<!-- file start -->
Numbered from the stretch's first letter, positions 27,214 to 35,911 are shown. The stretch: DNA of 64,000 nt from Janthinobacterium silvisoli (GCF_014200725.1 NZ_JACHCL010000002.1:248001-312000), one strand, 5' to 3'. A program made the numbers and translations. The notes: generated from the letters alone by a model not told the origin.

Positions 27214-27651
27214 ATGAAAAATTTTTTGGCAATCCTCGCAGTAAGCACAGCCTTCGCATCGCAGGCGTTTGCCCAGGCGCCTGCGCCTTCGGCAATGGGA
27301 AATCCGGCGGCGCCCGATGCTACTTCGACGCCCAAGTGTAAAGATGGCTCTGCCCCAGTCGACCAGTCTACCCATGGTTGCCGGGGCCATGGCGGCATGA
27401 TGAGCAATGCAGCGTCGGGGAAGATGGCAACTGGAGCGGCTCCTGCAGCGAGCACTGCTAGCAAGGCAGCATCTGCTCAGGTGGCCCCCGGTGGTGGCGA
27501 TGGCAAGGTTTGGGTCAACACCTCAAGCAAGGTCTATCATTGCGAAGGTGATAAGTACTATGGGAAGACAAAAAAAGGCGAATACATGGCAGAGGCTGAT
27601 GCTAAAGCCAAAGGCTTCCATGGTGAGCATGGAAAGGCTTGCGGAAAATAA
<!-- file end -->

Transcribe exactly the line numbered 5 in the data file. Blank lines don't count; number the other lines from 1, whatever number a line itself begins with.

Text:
27401 TGAGCAATGCAGCGTCGGGGAAGATGGCAACTGGAGCGGCTCCTGCAGCGAGCACTGCTAGCAAGGCAGCATCTGCTCAGGTGGCCCCCGGTGGTGGCGA